WATERVILLE — The downtown is seeing lots of changes, with a hotel being built at the south end of Main Street, a new burrito shop planned for mid-downtown, and a jewelry store having closed and the building it was in sold and slated for renovation.

Beyond that, a new event center, The Elm, will open next month on College Avenue, a new Aspen Dental office is being built on the former Tim Hortons site on upper Main Street, and rumors are circulating that a Hobby Lobby store is planned for the former Kmart space at Elm Plaza.

“The city of Waterville is seeing growth and interest in development at a rate that I’ve not witnessed in my 25-year involvement with the chamber,” said Kimberly N. Lindlof, president and chief executive officer of the Mid-Maine Chamber of Commerce. “I have been most impressed by the thoughtful intention around place-making as development unfolds. Our city is once again a destination, not just for education and health care, but also for arts, cultural and recreational activities.”

Kevin Joseph stands for a portrait Tuesday at his new restaurant, Guacamole’s on Main Street in Waterville. Morning Sentinel photo by Michael G. Seamans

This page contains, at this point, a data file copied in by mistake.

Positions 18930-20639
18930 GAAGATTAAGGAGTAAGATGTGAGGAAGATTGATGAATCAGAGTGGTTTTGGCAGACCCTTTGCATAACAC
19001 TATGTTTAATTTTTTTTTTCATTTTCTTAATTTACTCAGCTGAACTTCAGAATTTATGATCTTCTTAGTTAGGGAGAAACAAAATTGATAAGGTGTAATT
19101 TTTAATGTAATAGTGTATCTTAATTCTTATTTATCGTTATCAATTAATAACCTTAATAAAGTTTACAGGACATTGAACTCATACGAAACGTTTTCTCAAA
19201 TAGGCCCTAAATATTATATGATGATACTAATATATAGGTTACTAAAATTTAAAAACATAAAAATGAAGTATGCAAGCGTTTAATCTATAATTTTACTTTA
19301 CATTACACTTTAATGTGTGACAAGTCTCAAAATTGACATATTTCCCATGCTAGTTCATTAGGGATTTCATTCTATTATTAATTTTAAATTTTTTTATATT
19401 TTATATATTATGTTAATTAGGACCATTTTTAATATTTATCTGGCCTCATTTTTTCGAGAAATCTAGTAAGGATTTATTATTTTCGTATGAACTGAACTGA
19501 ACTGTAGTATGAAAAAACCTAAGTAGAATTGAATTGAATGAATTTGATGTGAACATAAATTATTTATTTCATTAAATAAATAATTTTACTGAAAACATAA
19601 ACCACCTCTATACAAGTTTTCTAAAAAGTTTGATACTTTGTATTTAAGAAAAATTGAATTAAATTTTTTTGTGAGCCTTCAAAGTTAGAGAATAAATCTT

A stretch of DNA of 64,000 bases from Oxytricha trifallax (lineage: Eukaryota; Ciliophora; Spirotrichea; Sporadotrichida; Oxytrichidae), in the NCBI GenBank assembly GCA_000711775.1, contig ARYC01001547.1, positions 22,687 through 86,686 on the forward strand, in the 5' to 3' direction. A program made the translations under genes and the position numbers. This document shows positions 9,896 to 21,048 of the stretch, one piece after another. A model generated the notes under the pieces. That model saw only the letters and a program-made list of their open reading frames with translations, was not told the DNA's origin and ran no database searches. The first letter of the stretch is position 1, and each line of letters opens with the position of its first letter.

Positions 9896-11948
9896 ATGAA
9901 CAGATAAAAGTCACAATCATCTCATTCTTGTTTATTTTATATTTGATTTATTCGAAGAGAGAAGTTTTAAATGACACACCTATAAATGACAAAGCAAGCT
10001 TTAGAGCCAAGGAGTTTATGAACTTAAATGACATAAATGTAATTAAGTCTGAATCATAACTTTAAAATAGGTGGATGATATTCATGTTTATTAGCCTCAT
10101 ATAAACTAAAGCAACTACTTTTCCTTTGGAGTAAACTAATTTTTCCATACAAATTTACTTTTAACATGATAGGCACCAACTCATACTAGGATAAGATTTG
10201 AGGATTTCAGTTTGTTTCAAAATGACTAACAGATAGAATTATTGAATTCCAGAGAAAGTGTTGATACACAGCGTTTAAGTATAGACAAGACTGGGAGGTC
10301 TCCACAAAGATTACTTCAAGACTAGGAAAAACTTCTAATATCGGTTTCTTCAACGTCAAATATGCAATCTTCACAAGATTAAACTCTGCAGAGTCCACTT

Kevin Joseph, owner of You Know Whose Pub on The Concourse, plans to open Guacamole’s, a burrito shop, in October at 108 Main St. downtown. Sandwiched between KeyBank and Jewel of India, the shop will be about 80% takeout and feature burritos, tacos, homemade salads, soups, salsas and the like.

“I’m looking forward to it,” Joseph said Tuesday. “I think it’s going to be great for college kids. People have been asking for this kind of eatery.”

The shop will seat about 20 people and be open, initially, from 11 a.m. to 6 p.m. Monday through Saturday, with the hours to evolve, he said. Joseph, who has owned The Pub for 19 years, said he expects to employ between five and 10 people.

Larsen’s Jewelry closed Aug. 16. Bill Mitchell, who owns GHM Insurance next door, has plans to renovate the building. Morning Sentinel photo by Amy Calder

Meanwhile, Larsen’s Jewelry store at 57 Main St., at the corner of Main and Common streets downtown, closed recently. Two weeks ago, Waterville businessman Bill Mitchell purchased the building it was in. Mitchell also owns several businesses in Waterville, including GHM Insurance Agency, two historic buildings on Common Street downtown and The Elm, a new event center on College Avenue scheduled to open next month.